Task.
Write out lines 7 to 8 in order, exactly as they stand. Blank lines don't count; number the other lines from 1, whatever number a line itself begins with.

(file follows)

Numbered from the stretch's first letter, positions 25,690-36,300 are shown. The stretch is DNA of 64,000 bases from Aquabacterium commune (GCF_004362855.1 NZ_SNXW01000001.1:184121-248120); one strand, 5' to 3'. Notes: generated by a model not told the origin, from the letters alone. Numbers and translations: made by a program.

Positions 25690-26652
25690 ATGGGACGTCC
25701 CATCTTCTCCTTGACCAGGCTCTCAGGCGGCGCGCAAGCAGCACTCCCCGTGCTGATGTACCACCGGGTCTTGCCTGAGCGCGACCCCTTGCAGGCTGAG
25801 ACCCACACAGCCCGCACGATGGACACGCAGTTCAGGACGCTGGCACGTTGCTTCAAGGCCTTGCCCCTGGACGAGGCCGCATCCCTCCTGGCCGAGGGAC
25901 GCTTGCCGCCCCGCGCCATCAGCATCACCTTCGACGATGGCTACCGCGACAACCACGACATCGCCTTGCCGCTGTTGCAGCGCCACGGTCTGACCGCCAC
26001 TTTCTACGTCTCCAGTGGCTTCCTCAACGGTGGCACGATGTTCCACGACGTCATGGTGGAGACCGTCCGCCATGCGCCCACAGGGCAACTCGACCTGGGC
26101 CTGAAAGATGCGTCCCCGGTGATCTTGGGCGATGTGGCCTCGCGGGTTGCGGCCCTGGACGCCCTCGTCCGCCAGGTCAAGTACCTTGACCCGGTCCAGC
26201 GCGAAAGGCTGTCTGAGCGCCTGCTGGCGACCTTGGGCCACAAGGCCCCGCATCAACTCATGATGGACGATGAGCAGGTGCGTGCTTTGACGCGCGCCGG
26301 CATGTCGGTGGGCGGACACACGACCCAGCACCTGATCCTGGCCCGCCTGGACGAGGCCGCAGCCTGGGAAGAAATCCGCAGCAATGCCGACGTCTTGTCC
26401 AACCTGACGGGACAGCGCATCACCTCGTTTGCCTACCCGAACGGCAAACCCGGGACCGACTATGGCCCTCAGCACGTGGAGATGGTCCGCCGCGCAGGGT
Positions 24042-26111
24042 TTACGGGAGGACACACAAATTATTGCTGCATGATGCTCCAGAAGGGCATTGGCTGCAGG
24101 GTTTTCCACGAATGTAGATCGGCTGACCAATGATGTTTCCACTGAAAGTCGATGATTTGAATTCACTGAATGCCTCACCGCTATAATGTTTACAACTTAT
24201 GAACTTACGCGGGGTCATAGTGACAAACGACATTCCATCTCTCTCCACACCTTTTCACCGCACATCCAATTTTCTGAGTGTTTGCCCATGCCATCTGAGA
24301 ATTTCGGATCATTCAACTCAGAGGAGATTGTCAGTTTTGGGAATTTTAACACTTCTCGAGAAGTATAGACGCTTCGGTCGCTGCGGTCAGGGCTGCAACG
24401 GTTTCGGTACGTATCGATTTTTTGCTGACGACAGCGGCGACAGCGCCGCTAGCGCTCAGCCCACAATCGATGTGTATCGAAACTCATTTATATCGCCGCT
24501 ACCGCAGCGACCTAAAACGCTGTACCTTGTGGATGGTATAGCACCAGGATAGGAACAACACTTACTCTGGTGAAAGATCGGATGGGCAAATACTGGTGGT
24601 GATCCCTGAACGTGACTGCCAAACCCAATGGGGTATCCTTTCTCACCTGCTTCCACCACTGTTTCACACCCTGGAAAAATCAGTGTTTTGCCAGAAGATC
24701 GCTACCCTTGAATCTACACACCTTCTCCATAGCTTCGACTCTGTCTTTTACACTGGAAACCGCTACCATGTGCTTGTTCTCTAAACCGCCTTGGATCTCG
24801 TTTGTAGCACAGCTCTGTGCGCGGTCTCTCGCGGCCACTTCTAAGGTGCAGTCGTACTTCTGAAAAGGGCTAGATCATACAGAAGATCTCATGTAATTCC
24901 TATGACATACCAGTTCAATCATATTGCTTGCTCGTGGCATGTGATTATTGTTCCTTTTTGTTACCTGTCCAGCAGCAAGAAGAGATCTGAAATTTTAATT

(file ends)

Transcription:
26001 TTTCTACGTCTCCAGTGGCTTCCTCAACGGTGGCACGATGTTCCACGACGTCATGGTGGAGACCGTCCGCCATGCGCCCACAGGGCAACTCGACCTGGGC
26101 CTGAAAGATGCGTCCCCGGTGATCTTGGGCGATGTGGCCTCGCGGGTTGCGGCCCTGGACGCCCTCGTCCGCCAGGTCAAGTACCTTGACCCGGTCCAGC